Diabetic cause neuropathy complications: diagnosis and medical treatment
Neurological complications, manifesting in many different forms, the most common are peripheral neuropathy, and autonomic neuropathy
Microvascular complications include ocular, renal, and neurological complications. These complications are related to high blood sugar and can be prevented when blood sugar is controlled
Neurological complications are a common complication in diabetic patients, manifesting in many different forms, the most common being peripheral neuropathy and autonomic neuropathy (about 50% of patients). type 2 diabetes with this complication). Other forms of injury such as cranial nerve palsy, muscle atrophy are less common.
Definitive diagnosis and treatment
Cardiovascular autonomic neuropathy
Clinical symptoms: resting tachycardia >100 beats/min, asymptomatic myocardial infarction, orthostatic hypotension, hypothermia.
Measure resting heart rate > 100 beats/min.
+ Check postural blood pressure: measure systolic blood pressure the first time in the lying position, the second time in the standing position 3 minutes after standing up suddenly. Response: normal systolic blood pressure drop < 10 mmHg, orthostatic hypotension when systolic blood pressure drops > 20 mmHg and/or diastolic blood pressure drop > 10 mmHg on standing.
Control blood sugar well and treat symptoms with:
Beta-blockers when tachycardia makes the patient uncomfortable.
Avoid predisposing factors for postural hypotension: low-salt diet, diuretics, antidepressants, avoid sudden sitting up, immobilize the lower leg before standing up.
Drugs: fluor hydrocortisone (Florinef) 100-300μg/day, dihydroergotamine (Tamik), octreotide (a somatostatin derivative)...
Autonomic neuropathy of the upper gastrointestinal tract
Clinical symptoms: choking, bloating, slow digestion, heartburn, burning or pain in the epigastrium, nausea, vomiting.
Findings: gastroscopy with contrast showed dilated stomach, slow food circulation, gastroscopy - the esophagus.
Well control blood sugar and treat symptoms with one of the following drugs:
Metoclopramide (Primperan): 10-20mg/day, divided into 3 times, taken 30 minutes before meals.
Domperidone (Motilium): 10-20mg/day, divided into 3 times, taken 30 minutes before meals.
Cisapride (Propulsid): 10mg/day, divided into 4 times.
Erythromycin: 500 - 750mg/day. 4 times in 4 weeks.
Autonomic neuropathy of the lower gastrointestinal tract
Digestive disorders. persistent constipation or diarrhea.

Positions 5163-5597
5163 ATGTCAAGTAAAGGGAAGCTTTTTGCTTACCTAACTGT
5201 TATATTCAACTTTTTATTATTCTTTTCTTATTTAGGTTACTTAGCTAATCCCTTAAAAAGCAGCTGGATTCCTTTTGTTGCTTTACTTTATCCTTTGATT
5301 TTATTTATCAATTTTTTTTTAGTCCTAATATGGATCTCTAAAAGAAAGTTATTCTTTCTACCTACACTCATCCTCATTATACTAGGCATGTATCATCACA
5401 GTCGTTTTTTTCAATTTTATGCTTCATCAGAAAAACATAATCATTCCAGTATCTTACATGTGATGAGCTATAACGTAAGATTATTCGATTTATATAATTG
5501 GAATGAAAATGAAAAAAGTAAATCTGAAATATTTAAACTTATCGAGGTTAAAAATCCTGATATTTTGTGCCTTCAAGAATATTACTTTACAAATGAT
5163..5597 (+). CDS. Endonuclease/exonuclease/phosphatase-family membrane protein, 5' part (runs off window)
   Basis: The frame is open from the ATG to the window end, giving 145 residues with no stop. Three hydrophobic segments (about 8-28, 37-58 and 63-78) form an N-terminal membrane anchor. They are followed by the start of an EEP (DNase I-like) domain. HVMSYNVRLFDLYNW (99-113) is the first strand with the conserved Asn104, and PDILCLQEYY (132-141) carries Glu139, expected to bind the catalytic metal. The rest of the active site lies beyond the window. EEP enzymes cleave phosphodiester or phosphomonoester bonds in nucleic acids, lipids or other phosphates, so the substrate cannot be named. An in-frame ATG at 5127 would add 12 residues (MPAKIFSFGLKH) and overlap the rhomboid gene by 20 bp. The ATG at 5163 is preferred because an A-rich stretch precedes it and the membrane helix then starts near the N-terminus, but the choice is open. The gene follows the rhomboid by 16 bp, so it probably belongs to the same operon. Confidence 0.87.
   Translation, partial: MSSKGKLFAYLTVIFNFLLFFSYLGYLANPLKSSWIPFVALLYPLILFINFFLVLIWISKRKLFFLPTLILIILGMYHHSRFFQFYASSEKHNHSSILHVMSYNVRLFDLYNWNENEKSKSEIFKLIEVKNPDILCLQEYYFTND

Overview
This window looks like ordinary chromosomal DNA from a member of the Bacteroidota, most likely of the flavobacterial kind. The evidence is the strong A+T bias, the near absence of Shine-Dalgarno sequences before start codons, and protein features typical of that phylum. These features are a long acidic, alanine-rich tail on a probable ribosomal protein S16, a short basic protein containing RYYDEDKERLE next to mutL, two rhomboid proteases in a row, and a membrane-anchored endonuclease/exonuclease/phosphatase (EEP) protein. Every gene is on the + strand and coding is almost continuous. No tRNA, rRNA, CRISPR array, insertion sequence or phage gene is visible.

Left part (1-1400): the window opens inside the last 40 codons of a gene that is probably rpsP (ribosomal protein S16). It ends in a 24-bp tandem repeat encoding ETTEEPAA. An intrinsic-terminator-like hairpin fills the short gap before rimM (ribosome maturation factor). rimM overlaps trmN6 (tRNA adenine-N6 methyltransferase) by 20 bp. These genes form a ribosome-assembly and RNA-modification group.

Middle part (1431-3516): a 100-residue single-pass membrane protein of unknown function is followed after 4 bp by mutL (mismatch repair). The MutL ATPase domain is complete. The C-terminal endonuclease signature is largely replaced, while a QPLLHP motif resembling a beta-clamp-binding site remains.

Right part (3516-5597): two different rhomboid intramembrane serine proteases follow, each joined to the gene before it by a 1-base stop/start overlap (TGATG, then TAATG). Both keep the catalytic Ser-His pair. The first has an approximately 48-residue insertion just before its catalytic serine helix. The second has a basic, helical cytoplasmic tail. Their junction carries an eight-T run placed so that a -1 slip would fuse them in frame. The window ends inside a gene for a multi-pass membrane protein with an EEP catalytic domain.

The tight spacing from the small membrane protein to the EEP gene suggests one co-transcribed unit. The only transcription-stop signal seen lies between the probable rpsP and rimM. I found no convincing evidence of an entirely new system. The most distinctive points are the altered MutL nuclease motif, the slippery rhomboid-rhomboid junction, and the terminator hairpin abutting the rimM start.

Constipation: a balanced diet, enough fiber, divided into many meals. Medicines: sorbitol or lactulos, octreotid 150μg/day.
Diarrhea: metronidazole 750mg/ng for 3 weeks, loperamide 2mg x 4 times/day, cholestyramine 4g/day, octreotid 150μg/day.
Genitourinary autonomic neuropathy - Bladder neuropathy
Urinary incontinence, difficulty urinating, urinary retention.
Measure residual urine volume by ultrasound.
Cystoscopy: bladder dilatation due to loss of tone.
Good control of blood sugar and symptomatic treatment.
Overactive bladder: direct parasympathomimetic (urecholine) or indirect ambenonium chloride.
Overactive bladder: anticholinergic parasympathetic suppression with oxybutinin (Ditropan).
Erectile dysfunction due to decreased endothelium nitric oxide, impotence, retrograde semen.
Evaluation: sexual intercourse, genital examination, test for testosterone, blood prolactin.
Treatment: good control of blood sugar, psychological counseling and symptomatic treatment with Sildenafil, Vardenafil...
Menstrual disorders, amenorrhea, vaginal dryness, decreased sensation in the groin area, loss of sensation of sexual arousal.
Evaluation: asking about sex, genital examination, urinalysis.
Treatment: topical estrogen cream or use of hormone replacement therapy if there are no contraindications.
Increased sweating of the face and body, occurring at the start of meals, during exercise, or at night.
Decreased sweating in the distal lower extremities: dry skin, itching, hair loss, scabs, cracks, increased calluses and nail dystrophy, increased risk of foot ulcers. Severe cases can be seen in the upper extremities, the lower body.
Treatment: scopolamine, vasodilators (Buflomedil, Ginkgo biloba).
Long-standing diabetes leads to disturbances in the release of catecholamines and sometimes glucagon as loss of vagal control overshadows hypoglycemia (see also complications of hypoglycemia).
Peripheral nerve complications
Paresthesia in the extremities: the feeling of crawling, numbness, tingling, burning.
Reduced or lost sensation of skin contact, the sensation of heat.
Loss of sensation up to “boots” in the legs, “gloves in the hands”.
Dull or paroxysmal pain increased pain sensation in the extremities and abdomen at night.
Superficial sensory evaluation with 10g monofilament, examine 10 sites. Loss of 2/10 positions is assessed for superficial sensory disturbances, loss of 4/10 positions is assessed as having a risk of diabetic foot disease.
Assessment of depth sensation (vibration-onto-emotional sensation).
Good control of blood sugar and symptomatic treatment with one of the following drugs:
Ibuprofen 200 - 400mg, every 4-6 hours, maximum 1200mg/day.
Tricyclic antidepressants (amitriptyline 25mg), starting dose 25-50mg, maximum 150mg/day.
Carbamazepine (Tegretol 200mg): 100-200mg/day, maximum 600mg/day, divided into 3 -4 times.
Gabapentin (Neurontin 300mg): 300mg x 3 times/day, maximum 3600mg/day.
Pregabalin (Lyrica 75mg; 150mg; 300mg): 75mg x 2 times/day, increase 150mg x 2l/day after 1-week, maximum 300mg x 2 times/day, in the following days.